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Sinus problems are more common among people with fibromyalgia. But sinus problems can have many causes. Nasal allergies are one of the biggest causes of sinus issues. These symptoms are often part of allergic rhinitis, also called hay fever.
There’s no question that allergic rhinitis can make you feel generally miserable. If you also have fibromyalgia, you’re probably dealing with discomforts associated with that as well. Are they completely separate conditions that have nothing to do with each other? Maybe not. Here’s what you need to know about the possible link between allergic rhinitis and fibromyalgia.
What is Allergic Rhinitis?
Allergic rhinitis is the more common name for what most people just call “allergies.” Another name for the condition is hay fever. When you come into contact with something you’re allergic to, your body has an immune reaction. Common causes of these allergies include the following:
- Pet dander
- Food, on occasion
Allergies to pollen, in particular, are called hay fever. Pollen is produced by plants, including trees, grasses, and trees. These allergies are often seasonal based on when plants shed tiny particles. These tiny particles called pollen are spread through the air by wind. Hot, dry, and windy days are most likely to cause allergic symptoms. Rainy and cool days do not allow pollen to spread as easily.
What are the Symptoms of Allergic Rhinitis?
Allergic rhinitis involves the body’s attempt to fight off a substance it considers an invader. The symptoms of the body’s defense against allergens include the following discomforts:
- Nasal congestion
- Runny nose
- Itchy eyes
- Sinus pain or pressure
Most people with allergic rhinitis feel generally unwell and run down. The symptoms are similar to a cold, although fevers and coughs are not common.
How is Fibromyalgia Related to Allergic Rhinitis?
Though there isn’t much science to prove a direct link between fibromyalgia and allergic rhinitis, many people suffer from both conditions. And it’s very likely that there is some type of connection between the two because they both seem like types of the body’s defense mechanisms. One theory is that fibromyalgia includes changes to the nerves that produce more extreme reactions to otherwise normal sensations. The nerves may “misfire” and overreact to allergens or pain.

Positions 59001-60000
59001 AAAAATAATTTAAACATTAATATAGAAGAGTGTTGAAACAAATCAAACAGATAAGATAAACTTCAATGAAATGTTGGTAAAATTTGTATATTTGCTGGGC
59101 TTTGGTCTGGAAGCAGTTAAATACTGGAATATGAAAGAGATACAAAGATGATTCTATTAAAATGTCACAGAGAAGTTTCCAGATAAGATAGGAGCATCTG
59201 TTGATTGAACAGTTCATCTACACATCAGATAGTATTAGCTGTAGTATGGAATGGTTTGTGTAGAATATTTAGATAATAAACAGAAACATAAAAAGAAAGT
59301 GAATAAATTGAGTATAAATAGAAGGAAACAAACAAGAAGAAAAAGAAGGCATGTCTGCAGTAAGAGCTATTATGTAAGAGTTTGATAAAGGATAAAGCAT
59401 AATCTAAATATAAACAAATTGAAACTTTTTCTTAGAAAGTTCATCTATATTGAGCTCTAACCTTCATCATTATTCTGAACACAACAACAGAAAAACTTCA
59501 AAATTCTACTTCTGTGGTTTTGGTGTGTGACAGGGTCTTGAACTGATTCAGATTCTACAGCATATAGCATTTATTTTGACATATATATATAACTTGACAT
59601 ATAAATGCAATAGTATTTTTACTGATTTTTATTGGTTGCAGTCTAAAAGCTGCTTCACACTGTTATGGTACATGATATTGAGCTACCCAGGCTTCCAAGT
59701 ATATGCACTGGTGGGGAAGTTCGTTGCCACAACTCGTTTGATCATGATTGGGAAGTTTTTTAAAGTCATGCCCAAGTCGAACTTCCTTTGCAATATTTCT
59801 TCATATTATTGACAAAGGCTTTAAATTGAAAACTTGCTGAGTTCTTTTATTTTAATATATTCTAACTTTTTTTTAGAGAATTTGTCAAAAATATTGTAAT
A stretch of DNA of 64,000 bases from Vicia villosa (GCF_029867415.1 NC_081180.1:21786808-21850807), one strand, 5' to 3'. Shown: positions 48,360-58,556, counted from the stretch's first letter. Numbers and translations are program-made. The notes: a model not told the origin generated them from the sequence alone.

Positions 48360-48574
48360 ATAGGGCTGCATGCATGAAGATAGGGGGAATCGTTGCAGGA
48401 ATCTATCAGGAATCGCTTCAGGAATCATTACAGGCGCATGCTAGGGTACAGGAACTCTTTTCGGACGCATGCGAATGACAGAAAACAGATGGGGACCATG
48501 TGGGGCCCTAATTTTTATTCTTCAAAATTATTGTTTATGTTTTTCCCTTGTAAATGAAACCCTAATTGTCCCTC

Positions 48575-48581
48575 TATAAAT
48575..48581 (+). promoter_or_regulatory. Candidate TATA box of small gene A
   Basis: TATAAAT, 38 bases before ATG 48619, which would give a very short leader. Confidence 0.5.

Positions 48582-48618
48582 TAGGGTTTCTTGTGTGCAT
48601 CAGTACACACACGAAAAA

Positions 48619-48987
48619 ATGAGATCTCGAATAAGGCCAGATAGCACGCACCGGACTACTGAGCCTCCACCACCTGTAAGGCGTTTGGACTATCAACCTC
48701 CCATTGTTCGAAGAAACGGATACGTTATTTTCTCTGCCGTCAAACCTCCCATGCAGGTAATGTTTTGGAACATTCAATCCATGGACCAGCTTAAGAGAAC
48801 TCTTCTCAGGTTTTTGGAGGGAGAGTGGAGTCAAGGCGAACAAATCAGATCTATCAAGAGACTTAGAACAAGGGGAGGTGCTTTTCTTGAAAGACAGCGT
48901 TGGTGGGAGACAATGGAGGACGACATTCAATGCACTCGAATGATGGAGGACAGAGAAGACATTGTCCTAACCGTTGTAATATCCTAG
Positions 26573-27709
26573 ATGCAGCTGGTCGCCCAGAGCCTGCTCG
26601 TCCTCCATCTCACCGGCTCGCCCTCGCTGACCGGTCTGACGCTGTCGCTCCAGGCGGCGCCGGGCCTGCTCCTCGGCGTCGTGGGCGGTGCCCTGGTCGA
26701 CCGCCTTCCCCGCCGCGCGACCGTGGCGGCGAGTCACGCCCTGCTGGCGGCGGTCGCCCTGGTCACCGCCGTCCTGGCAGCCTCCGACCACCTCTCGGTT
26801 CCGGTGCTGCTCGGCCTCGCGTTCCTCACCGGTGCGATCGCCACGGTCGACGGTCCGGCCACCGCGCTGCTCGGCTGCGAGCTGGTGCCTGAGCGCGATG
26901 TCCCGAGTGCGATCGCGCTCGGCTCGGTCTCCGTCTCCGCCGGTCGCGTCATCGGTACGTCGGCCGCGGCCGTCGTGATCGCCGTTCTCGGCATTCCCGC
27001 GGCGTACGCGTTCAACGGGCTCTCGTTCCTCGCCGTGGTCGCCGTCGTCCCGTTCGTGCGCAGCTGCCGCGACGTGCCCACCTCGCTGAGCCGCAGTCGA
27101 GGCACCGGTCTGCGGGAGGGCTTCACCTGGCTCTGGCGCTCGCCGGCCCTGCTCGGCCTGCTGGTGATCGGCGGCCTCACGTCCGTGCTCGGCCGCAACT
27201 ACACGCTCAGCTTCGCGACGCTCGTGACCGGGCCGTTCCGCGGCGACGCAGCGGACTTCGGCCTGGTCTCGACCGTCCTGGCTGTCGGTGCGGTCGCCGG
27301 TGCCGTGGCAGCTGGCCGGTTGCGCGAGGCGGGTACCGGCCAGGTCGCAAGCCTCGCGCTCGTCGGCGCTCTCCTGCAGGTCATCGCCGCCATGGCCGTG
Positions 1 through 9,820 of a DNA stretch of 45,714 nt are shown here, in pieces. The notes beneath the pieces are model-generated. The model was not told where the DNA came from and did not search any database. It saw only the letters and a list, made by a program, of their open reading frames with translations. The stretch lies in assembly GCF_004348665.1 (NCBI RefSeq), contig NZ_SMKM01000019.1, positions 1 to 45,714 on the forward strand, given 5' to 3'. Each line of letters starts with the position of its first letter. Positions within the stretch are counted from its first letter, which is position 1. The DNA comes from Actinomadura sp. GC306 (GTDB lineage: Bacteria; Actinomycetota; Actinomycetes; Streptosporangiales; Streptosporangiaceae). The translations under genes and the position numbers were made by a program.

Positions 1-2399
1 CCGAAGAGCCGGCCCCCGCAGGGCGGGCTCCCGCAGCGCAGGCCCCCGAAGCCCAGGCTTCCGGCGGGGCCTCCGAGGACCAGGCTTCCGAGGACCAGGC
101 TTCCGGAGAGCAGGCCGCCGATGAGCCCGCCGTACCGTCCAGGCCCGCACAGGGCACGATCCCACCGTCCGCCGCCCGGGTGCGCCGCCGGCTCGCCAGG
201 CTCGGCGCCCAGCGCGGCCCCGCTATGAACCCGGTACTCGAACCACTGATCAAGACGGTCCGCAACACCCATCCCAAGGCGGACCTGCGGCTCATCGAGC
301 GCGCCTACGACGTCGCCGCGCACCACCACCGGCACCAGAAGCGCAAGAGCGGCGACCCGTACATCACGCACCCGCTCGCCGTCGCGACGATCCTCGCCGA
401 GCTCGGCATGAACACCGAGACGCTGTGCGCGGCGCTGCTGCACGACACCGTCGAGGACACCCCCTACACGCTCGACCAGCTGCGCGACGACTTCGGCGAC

It is also possible that fibromyalgia causes muscle tightness, putting more pressure on the entire body, including the nasal passages. This pressure from tight muscles could possibly cause sinus pain. Many people with fibro unconsciously hold their bodies in such a way as to brace themselves against pain. But these tense postures can cause pain in other parts of the body. The whole body is more connected than many people realize.
How to Manage the Overlapping Symptoms
Even if fibromyalgia and allergic rhinitis have separate causes, many people suffer from both. Just one of the conditions can be uncomfortable and unpleasant on their own. But dealing with both at the same time can intensify your misery. However, you can take some concrete actions to try to get some relief. Try these tips for managing your discomfort if you have both allergic reactions and fibromyalgia:
- Keep a log or diary of your symptoms. In your notes, keep track of factors like foods you ate, the weather, or where you were.
- Try using non-medical interventions to limit allergic reactions, including the use of a sinus rinse (also called a neti pot.) This washes allergens out of your nasal passages, making an allergic rhinitis reaction less likely to occur.
- Consider using heat to relieve pain. Heating pads can reduce pain in your body. But heating pads may also alleviate sinus pain if you place the heat over your sinuses.
- Avoid drinks and foods that are more likely to cause inflammation, such as spicy or fried foods. Choose soothing, anti-inflammatory foods and drinks, like fruits and vegetables, whole grains, and nuts.
- Drink lots of pure, clean water. Many people are at least slightly dehydrated, which can increase your pain levels. Even drinking the appropriate amount of water can help you feel significantly better.
- Consider adding vitamin supplements like magnesium or herbs like turmeric, which can reduce pain. Ask your doctor about supplements to make sure they don’t interact negatively with any medications you may be taking.
The preceding article is from RedOrbit.com and posted here for sharing purposes only. No copyright infringement is intended.
In 2010, I was diagnosed with fibromyalgia, a chronic condition that affects millions of people around the globe. The majority of them are women. As yet, there is no cure.
I had enjoyed a successful career as a natural medicines therapist and teacher, but fibromyalgia forced me to stop working for 2 years, reassess my life and embrace a new normal. I eventually left my old career behind, and retrained in organic horticulture, teaching part time in schools until recently.
My illness taught me so much, and I will share some of my most important insights. Here are a few suggestions for living with fibromyalgia or another life changing illness.
Reassessing My Values
Illness forced me to reassess my values. Health is now my number one priority, before career, relationships, finances and all else.
I’ve developed a habit of asking myself ” Will this be beneficial to my health and…
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